Finasteride as a treatment for hirsurism

Information on hirsutism and hair removal treatments
Cosmetic hair removal
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Finasteride
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Spironolactone
Flutamide
Cyproterone acetate
Eflornithine
Ketoconazole
GRH analogs
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Finasteride for Hirsutism

For women suffering from excess, unwanted hair problems, treatment is available in a variety of options. Their condition, diagnosed either as hirsutism or hypertrichosis, require clinical treatment in either medical or cosmetic forms.

The medical treatment of this ailment includes a number of options like oral contraceptive pills (OCPs), spironolactone, antiandrogens and insulin-sensitizing agents such as metformin, pioglitazone, flutamide and last but not the least finasteride. Combinations of the above medications together are also often prescribed for better results.

Finasteride activity

Finasteride like flutamide has the same effects as spironolactone and cyproterone acetate. Flutamide, spironolactone and cyproterone acetate block or suppress the activity of androgen, the main steroidal hormone that regulates human hair growth. Hence, the three are called androgen receptor blockers. Whereas finasteride reduces androgen-dependent hair development by hindering 5a-reductase (isoenzymes type 1 and 2) action and the peripheral conversion of testosterone to dihydrotestosterone. The Food and Drug Administration has recognized the use of finasteride for the treatment of benign prostatic hyperplasia. It was first marketed in 1992 for the treatment of prostatic disorders.

Effectiveness of finasteride treatment

Finasteride has proven effective for the treatment of hirsutism in women in prescribed amounts of 5 mg per day. It has been also been analyzed that in some hirsute women even 50 percent of the regular daily dose of finasteride (i.e. 2.5 mg) is as effective. Both the 2.5 and 5 mg doses showed similar results in treating hirsutism after 6 and 12 months of use.

There have also been research-based comparisons of the effectiveness of finasteride vis-a-vis the two androgen blockers spironolactone and flutamide. It was conducted in a ‘placebo-controlled, double-blind randomized’ group of 40 patients with mild to severe hirsutism. The study reported noticeable improvements in both F–G scores and hair shaft diameter after 6 months of daily treatment with 5 mg of finasteride, 100 mg of spironolactone and 250 mg of flutamide all at the backdrop of a placebo control.
All the groups taking the respective medications reported similar hirsutism scores or measurement of hair shaft diameter. None reported any adverse affects either, except for transient polymenorrhea in 50 percent of the women using spironolactone, though this did not stop its usage.

In another research that undertook a comparative study of the action of 5 mg of finasteride daily against spironolactone at 100 mg a day in 14 hirsute women, it was reported that both were equally successful at slowing down hair production after 3 months of use. There were even better results after another 3 months of usage. However, many experts consider finasteride a little less effective than the androgen receptor blockers.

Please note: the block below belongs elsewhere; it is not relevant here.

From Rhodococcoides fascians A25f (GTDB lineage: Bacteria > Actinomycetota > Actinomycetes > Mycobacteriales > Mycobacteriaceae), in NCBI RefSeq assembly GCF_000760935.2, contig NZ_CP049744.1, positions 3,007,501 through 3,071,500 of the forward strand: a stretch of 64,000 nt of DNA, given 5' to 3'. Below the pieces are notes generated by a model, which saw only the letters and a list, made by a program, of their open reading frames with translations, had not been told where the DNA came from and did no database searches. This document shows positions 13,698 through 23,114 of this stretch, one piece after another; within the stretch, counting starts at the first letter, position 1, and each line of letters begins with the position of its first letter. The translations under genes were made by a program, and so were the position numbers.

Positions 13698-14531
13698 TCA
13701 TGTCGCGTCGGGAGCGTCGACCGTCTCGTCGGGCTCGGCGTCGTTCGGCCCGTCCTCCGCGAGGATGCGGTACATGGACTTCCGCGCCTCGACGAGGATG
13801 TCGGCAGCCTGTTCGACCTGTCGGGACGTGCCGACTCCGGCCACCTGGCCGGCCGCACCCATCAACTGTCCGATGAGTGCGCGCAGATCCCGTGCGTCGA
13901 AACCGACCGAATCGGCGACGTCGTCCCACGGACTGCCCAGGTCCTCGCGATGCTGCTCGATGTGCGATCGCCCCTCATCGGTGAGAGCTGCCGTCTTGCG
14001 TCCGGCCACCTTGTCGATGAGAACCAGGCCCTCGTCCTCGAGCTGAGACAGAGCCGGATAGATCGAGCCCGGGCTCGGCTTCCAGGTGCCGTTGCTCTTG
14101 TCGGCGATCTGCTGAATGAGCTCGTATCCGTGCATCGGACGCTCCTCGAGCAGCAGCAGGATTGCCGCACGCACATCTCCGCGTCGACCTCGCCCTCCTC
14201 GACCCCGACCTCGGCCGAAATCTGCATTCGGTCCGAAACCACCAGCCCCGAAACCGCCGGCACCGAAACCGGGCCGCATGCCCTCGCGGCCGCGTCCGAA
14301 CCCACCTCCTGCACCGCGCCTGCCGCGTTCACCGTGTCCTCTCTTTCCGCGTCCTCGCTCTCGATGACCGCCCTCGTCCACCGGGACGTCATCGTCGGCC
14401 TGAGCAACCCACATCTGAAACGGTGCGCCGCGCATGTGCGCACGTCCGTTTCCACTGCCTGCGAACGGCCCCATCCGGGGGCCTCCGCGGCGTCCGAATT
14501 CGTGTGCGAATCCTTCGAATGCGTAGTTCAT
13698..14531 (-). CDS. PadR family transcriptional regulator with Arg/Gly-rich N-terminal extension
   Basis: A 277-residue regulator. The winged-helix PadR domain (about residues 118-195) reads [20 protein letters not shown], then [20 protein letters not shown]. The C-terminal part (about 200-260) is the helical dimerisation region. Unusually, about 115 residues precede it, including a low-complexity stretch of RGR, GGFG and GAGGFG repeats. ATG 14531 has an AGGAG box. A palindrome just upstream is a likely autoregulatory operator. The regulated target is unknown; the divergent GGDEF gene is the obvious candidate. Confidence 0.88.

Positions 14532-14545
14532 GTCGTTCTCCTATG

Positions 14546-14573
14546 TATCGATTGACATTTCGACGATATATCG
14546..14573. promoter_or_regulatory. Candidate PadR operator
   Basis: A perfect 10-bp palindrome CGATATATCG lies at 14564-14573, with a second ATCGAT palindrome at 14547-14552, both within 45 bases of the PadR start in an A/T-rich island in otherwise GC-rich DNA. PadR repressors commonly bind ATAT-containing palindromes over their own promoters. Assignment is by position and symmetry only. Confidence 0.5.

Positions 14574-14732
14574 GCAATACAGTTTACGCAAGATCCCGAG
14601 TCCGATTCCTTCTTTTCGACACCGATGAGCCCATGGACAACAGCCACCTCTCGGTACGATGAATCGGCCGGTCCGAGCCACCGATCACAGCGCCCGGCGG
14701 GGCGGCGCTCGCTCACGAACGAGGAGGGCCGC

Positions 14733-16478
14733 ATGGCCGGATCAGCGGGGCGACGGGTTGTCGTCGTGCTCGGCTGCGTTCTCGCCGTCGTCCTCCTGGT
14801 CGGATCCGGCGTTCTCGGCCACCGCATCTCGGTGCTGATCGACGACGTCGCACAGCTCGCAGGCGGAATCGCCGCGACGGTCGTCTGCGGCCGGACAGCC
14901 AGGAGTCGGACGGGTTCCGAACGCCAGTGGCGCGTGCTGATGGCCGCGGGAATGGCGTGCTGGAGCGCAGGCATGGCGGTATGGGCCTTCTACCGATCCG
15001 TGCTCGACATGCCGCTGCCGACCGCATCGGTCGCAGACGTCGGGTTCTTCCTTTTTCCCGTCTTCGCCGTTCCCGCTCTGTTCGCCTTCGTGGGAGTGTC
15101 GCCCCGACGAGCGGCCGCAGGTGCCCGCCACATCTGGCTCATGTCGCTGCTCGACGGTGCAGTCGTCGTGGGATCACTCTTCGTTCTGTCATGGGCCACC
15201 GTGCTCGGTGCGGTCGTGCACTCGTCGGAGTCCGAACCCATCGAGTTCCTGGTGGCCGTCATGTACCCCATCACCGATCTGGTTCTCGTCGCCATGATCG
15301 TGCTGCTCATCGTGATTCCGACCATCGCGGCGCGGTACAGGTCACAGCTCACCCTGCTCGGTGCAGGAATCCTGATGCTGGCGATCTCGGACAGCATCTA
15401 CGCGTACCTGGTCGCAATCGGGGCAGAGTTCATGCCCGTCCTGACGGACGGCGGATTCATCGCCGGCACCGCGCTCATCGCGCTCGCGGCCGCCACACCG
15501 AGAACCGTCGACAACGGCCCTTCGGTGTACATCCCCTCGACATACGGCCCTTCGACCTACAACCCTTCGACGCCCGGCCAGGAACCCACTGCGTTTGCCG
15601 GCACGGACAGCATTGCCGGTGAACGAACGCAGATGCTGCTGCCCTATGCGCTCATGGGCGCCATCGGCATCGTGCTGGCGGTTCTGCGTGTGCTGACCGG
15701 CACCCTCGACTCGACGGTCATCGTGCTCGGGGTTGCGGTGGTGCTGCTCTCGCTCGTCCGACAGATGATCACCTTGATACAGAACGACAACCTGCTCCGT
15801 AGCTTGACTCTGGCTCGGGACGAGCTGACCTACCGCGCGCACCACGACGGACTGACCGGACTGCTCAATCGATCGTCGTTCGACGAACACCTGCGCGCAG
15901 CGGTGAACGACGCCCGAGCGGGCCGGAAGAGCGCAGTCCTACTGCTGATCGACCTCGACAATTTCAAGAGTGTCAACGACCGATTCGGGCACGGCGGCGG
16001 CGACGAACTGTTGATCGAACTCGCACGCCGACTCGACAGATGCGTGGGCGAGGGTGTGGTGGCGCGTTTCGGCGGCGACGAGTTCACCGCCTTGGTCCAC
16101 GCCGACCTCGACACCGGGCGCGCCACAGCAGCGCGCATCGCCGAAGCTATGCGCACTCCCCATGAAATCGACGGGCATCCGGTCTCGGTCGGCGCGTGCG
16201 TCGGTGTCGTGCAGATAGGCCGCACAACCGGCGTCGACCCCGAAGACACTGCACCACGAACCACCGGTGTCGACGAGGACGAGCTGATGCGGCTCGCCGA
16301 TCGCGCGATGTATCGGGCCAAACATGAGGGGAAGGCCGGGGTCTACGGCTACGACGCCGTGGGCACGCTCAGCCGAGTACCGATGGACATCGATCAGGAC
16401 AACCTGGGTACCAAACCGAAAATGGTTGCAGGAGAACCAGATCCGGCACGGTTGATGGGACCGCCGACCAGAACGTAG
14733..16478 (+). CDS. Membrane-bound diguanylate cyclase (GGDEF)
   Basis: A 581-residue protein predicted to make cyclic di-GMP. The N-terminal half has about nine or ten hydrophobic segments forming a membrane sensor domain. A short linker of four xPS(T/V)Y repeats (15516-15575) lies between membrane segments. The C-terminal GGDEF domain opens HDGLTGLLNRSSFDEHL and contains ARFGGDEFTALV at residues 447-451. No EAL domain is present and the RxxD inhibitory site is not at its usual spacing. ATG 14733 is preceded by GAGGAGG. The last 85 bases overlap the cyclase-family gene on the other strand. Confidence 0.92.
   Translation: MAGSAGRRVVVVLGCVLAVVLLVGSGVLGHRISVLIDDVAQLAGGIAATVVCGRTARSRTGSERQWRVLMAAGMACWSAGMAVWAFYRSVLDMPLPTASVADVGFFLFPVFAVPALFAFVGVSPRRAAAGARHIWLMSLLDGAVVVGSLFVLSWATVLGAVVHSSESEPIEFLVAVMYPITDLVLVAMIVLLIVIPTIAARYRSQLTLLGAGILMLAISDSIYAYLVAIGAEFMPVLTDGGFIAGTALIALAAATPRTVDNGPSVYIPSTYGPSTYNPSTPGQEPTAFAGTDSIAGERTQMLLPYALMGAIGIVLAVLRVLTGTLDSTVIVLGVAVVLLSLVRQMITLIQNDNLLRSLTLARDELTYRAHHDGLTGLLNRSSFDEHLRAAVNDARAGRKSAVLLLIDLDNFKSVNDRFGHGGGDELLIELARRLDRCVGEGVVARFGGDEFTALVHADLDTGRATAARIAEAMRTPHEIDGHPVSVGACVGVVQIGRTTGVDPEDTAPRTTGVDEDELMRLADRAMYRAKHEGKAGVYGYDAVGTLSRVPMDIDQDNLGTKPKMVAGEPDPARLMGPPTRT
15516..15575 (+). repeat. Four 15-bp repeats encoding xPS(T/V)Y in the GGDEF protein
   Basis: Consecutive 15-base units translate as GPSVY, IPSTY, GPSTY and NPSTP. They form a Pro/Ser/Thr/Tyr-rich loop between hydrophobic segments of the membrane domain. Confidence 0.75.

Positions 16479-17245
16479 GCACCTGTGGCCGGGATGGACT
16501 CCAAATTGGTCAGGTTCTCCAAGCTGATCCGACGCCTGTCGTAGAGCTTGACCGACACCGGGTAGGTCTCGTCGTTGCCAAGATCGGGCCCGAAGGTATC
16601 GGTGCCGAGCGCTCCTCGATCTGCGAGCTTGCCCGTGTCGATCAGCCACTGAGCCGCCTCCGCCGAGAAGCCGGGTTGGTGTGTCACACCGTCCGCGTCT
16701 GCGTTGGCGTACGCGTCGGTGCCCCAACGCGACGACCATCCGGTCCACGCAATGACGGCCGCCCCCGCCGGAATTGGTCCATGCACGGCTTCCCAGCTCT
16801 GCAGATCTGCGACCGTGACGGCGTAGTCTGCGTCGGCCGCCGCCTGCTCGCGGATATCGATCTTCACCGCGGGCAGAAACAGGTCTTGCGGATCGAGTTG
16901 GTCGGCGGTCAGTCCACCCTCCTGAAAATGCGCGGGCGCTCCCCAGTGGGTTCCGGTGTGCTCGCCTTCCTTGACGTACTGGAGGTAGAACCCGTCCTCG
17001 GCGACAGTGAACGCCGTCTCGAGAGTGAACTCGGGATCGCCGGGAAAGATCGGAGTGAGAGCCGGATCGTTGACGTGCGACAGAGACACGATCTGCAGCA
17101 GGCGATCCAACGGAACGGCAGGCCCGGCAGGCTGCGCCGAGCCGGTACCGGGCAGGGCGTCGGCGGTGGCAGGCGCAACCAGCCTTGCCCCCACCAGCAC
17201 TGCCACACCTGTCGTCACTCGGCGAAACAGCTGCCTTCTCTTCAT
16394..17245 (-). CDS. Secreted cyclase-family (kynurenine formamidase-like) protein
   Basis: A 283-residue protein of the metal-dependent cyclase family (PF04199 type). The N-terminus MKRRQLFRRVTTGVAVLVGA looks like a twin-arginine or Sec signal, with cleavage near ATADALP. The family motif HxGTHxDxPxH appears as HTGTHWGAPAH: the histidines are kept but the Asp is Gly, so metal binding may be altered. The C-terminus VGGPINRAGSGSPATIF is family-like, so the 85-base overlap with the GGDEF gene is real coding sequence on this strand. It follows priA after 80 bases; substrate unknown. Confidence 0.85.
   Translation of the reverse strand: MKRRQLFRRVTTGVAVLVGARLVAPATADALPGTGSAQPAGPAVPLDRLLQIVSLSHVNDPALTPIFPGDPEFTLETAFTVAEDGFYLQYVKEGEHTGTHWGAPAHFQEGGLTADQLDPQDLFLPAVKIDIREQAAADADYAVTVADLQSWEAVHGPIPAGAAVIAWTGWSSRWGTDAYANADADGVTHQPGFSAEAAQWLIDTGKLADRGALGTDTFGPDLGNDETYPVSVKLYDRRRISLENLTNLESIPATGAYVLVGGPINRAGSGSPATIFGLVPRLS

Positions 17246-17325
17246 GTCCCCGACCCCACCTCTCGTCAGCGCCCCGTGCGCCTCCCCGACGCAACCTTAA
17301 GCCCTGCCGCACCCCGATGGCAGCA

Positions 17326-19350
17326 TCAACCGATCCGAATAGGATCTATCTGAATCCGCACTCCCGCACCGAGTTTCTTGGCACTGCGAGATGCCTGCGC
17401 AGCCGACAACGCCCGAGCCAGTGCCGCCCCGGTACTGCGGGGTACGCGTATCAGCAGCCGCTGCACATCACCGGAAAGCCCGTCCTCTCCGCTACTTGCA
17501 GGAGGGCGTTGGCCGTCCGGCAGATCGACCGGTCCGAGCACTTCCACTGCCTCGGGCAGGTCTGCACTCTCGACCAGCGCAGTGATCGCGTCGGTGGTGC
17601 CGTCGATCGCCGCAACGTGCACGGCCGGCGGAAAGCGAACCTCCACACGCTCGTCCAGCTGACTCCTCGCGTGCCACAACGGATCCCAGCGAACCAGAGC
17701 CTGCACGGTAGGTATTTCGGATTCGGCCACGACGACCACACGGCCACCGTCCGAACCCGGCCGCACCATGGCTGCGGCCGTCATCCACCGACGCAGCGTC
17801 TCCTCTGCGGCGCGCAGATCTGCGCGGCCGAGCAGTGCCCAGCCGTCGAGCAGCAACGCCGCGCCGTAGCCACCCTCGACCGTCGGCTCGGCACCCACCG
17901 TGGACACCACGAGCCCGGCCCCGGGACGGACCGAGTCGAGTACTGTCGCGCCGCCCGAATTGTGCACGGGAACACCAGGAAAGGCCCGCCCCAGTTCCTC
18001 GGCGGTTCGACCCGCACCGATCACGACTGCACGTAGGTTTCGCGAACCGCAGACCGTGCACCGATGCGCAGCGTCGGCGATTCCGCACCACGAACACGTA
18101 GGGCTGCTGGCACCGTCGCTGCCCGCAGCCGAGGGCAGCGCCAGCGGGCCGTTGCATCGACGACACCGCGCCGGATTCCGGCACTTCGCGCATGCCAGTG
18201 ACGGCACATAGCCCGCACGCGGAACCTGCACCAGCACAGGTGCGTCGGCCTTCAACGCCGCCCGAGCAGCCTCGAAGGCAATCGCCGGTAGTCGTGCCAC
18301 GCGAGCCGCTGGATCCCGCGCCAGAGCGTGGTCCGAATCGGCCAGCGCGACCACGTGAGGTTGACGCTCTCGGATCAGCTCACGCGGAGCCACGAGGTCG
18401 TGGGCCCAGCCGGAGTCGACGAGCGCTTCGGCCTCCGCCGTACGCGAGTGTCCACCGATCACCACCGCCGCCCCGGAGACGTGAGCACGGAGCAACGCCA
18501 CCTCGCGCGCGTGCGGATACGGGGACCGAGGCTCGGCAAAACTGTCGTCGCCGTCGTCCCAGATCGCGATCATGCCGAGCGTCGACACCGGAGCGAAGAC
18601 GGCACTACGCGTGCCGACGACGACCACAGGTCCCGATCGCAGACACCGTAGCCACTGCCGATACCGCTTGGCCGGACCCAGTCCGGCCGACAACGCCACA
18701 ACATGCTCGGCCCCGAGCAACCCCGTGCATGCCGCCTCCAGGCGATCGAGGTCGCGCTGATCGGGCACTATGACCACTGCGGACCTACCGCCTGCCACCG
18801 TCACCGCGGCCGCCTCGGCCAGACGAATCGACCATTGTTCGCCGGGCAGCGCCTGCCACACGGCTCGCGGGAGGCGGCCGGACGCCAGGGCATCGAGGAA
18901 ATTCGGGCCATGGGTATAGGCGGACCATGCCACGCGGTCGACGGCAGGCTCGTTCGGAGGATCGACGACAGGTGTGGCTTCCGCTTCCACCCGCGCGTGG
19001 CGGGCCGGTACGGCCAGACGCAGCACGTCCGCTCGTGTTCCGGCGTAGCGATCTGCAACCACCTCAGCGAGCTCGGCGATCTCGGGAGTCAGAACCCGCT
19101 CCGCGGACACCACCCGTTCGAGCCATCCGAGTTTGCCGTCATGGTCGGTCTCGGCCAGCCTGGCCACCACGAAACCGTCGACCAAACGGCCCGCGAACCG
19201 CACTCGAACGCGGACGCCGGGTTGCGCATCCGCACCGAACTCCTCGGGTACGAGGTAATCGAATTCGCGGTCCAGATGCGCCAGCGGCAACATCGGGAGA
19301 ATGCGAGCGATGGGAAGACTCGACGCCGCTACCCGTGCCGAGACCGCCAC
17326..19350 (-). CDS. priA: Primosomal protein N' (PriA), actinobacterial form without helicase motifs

Finasteride is also effective in the treatment of acne due to its capability to inhibit 5a-reductase. But since its action on the type 1 isoenzyme (a key factor in acne formation) is very low, a high dose of finasteride is required to block this enzyme. In a research comparing acne afflicted hyperandrogenic cases, those who were administered 5 mg of finasteride with those using 250 mg of flutamide, it was reported that the former reduced acne scores by 36 percent whereas the latter improved scores by 60 percent. At the same time, finasteride improved acne scores in only 33 percent of the treated women whereas flutamide improved acne scores in 75 percent. There have also been studies that have recorded significant placebo effect in acne treatments with finasteride.

Side effects of finasteride treatment

All androgen blocking medication have similar effectiveness; hence side effects have a vital role to play in choosing the kind of medication. The good news is that finasteride reports the least side effects among all the drugs used for curing hirsutism.

However, teratogenicity (feminization and hindrance to the normal development of the male external genitalia) does occur frequently and is the problem area. This happens since finasteride interferes with the transformation of testosterone to DHT. Hence, its daily use results in an increase in serum testosterone levels.

Moreover, feminization occurs due to the inhibition of 5 a-reductase. But teratogenic effects (feminization) are seen in all androgen blockers and they should be used only with safe and sufficient antidotes of contraceptive.

Moreover, recent studies have also reported that lower doses of spironolactone, flutamide and finasteride have shown similar success in the treatment of hirsutism when compared to higher doses, while reducing side effects. Lower doses of these drugs have also proved effective in treating women with acne vulgaris.

Apart from this, finasteride may show additional side effects like minimal gastrointestinal disturbances, headaches, dry skin and decreased libido.


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